As we reported in April, the Anti-Money Laundering Act of 2020 (AMLA 2020) aims to strengthen protections against money laundering, terrorism financing, and other illegal activities through a variety of mechanisms, including new corporate reporting requirements, enhanced penalties, and new offenses for conduct that may facilitate money laundering. This first substantive installment of our multipart series addresses arguably the most significant implication of AMLA 2020—a new and expansive requirement to disclose corporate beneficial ownership, set out by the Corporate Transparency Act (CTA).
Perkins Coie is representing clients in this space as they engage with the Financial Crimes Enforcement Network (FinCEN) with regard to the scope, implementation, and possible exceptions to the CTA.
What Must Be Reported?
The CTA establishes requirements for certain types of corporate entities that are registered in the United States to disclose information regarding their beneficial owners to U.S. authorities. Specifically, the CTA requires companies subject to its reporting requirements (“reporting companies”) to disclose detailed information about their “beneficial owners,” defined as individuals who (1) exercise “substantial control” over the company, or (2) own or control 25% or more of the company’s ownership interests.
Companies will be required to report several pieces of personal information, including all beneficial owners’ full names, birthdates, addresses, and unique identifying numbers. This requirement is not yet effective but will be implemented through rules currently under consideration by FinCEN, which has until January 1, 2022, to issue regulations setting out the reporting requirements in more detail.
Who Must Report?
The new rules will apply to corporations, limited liability companies, and similar entities registered in the United States, subject to relatively broad exceptions. The CTA exempts 24 categories of entities from its reporting requirements, including, without limitation: banks, credit unions, public utility companies, certain tax-exempt entities, certain dormant entities, and entities employing more than 20 people and reporting more than $5 million in gross receipts or sales in the aggregate. While the exemptions absolve significant swaths of corporate America from reporting (including public companies and mid-sized to large employers), the requirements are still expected to capture a wide range of entities, including entities structured as limited partnerships, business trusts created by a filing with the secretary of state, entities that rely on the family office exclusion under the Investment Advisers Act of 1940, and possibly some general partnerships.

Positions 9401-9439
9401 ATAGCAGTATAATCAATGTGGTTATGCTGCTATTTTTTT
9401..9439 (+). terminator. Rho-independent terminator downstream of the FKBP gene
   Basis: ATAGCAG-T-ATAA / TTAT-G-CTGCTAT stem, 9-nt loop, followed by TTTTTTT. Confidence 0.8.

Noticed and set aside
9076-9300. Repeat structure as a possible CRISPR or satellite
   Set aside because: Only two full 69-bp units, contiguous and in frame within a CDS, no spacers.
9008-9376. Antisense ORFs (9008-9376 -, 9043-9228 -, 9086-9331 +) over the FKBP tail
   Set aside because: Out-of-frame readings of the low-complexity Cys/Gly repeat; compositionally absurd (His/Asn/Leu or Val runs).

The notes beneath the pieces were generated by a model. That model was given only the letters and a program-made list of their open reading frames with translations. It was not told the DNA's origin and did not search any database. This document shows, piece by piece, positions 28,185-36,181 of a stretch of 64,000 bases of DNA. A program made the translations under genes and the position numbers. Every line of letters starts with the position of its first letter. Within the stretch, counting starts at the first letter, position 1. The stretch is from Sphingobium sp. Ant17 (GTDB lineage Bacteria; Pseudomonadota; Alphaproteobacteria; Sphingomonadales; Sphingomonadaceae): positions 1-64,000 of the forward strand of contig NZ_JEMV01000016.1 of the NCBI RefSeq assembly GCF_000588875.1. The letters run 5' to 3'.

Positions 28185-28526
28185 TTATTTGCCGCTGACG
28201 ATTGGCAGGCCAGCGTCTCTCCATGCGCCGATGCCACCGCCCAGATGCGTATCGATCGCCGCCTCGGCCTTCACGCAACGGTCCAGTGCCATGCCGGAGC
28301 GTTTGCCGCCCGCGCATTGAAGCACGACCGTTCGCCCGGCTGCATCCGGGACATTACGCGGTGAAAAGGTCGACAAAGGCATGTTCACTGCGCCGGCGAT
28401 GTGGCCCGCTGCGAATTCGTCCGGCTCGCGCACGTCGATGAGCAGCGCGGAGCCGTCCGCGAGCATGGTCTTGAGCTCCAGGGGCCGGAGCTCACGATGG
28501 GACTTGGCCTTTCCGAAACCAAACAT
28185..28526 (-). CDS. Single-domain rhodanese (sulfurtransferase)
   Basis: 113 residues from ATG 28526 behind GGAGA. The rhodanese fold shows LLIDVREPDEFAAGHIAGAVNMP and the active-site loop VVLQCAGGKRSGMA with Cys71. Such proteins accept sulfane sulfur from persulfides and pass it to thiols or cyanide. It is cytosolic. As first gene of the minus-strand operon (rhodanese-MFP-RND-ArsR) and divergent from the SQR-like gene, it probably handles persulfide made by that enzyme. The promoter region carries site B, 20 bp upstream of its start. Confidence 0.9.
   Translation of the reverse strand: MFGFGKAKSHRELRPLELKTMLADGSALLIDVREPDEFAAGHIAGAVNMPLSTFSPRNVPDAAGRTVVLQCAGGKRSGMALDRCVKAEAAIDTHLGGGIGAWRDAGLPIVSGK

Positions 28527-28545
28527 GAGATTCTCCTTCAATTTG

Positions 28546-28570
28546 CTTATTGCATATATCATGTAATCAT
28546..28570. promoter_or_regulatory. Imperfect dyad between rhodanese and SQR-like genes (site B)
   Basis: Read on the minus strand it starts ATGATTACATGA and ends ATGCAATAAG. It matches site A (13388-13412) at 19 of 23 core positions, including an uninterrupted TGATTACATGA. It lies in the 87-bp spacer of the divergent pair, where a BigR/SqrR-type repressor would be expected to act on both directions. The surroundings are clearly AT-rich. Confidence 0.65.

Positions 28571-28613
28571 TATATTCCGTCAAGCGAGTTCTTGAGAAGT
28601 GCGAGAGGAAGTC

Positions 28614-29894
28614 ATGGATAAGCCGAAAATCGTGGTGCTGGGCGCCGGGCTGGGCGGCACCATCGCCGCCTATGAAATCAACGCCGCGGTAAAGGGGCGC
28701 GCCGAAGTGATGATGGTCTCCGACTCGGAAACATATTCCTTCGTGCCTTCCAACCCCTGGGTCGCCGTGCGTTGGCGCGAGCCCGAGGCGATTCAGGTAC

Importantly, the CTA authorizes FinCEN to exempt additional entities by regulation. On April 1, 2021, FinCEN began the rulemaking process by issuing an advanced notice of proposed rulemaking (ANPRM) seeking public comments on the regulatory process. The ANPRM identified several questions that FinCEN intends to address through the regulatory process, including soliciting comments regarding what other entities should be exempt from the reporting requirements and whether exempt companies should be required to file with FinCEN to claim their exemptions. The latter suggestion has stirred some controversy, with commenters arguing that requiring an affirmative application for an exemption would impose an undue burden on companies that would otherwise be unaffected by the new rules and thereby undermine the primary objective of the exemptions, which was to reduce administrative burden. Transparency advocates would argue that the inability to track companies claiming an exemption leaves critical information gaps and creates hurdles to enforcement of the new reporting regime.